Growing Up with Languages

Addressing many of the common issues facing multilingual families, Claire Thomas’ new book Growing Up with Languages offers a unique insight into multilingual childhoods using the recollections of multilingual adults. Claire Thomas helps to run the Waltham Forest Bilingual Group who support families with bilingual children via regular monthly drop-in events, quarterly workshops and speaker events. Here, Claire talks about the advantages of multilingualism and how grown-up multilinguals reminisce about their multilingual childhoods.

This week I facilitated a workshop for parents in multilingual families in Guildford, UK. At the end of the event, one of the parents attending came up to me and said: “It’s just so nice to know that other people are struggling with the same issues”. This has been said to us again and again at workshops and it shows how isolated and unsupported parents (in the UK) feel in terms of multilingualism. They question whether they are making the right decisions about which languages to speak to their children, they worry that their children will be disadavantaged at school if they learn languages other than English at home and they worry whether what their children are doing or saying is normal or not. It is because of comments like this that I am motivated to continue supporting Waltham Forest Bilingual Group and it is why we worked on the project that has resulted in the publication of a book in the Multilingual Matters Parents’ and Teachers’ Guides series Growing Up with Languages: Reflections on Multilingual Childhoods.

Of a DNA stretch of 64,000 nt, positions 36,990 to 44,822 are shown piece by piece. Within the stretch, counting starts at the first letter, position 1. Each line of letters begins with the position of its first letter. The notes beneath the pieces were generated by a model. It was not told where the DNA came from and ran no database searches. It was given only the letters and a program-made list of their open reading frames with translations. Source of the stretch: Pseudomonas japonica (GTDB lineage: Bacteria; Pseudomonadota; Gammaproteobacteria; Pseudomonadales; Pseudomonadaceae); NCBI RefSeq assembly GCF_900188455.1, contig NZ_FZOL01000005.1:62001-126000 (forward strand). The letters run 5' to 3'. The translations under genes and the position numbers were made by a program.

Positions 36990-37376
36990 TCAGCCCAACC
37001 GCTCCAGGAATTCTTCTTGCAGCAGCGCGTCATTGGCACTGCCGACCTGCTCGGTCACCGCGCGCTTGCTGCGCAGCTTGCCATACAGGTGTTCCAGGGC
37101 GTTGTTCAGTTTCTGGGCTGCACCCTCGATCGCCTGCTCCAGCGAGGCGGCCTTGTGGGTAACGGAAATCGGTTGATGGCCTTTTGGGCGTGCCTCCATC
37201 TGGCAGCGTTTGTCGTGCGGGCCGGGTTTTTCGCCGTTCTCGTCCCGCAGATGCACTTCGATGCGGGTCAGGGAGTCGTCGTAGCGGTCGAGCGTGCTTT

The book is based on interviews with people (now adults) about their childhoods – particularly about the languages that they were exposed to. In carrying out and analysing these interviews, I learnt a great deal: about how some children retained languages with very low input, while others did not; about how adult to adult speech might be more important than parents sometimes think; about how children seem to pick up on subtle clues about how much a parent cares about a language. The whole idea for the book was prompted by the fact that a leading academic in this field, Colin Baker, had said at a talk he gave to our group that even if children didn’t always appreciate speaking more than one language when they were young, they would be grateful once they reached adulthood. This turned out to be true, whilst most interviewees would change one or two small things about their childhoods, everyone said that they were very glad to be bi- or multilingul. The phrase “it’s a gift” sums it up and was used by several people – I like it because gifts normally cost the giver something (as in this case) but are appreciated by the recipient.

For more information on the Waltham Forest Bilingual Group or to get in touch with Claire, please visit

One thought on “Growing Up with Languages

  1. Sometimes I wish all parents would enforce their child speaking a second language, if a second language is spoken in the home while the children are children. It will be more than a necessity overtime, it will be a requirement to know more than one language whether for educational, career, or social purposes. I appreciate this blog because it highlights that very issue. Great job! (

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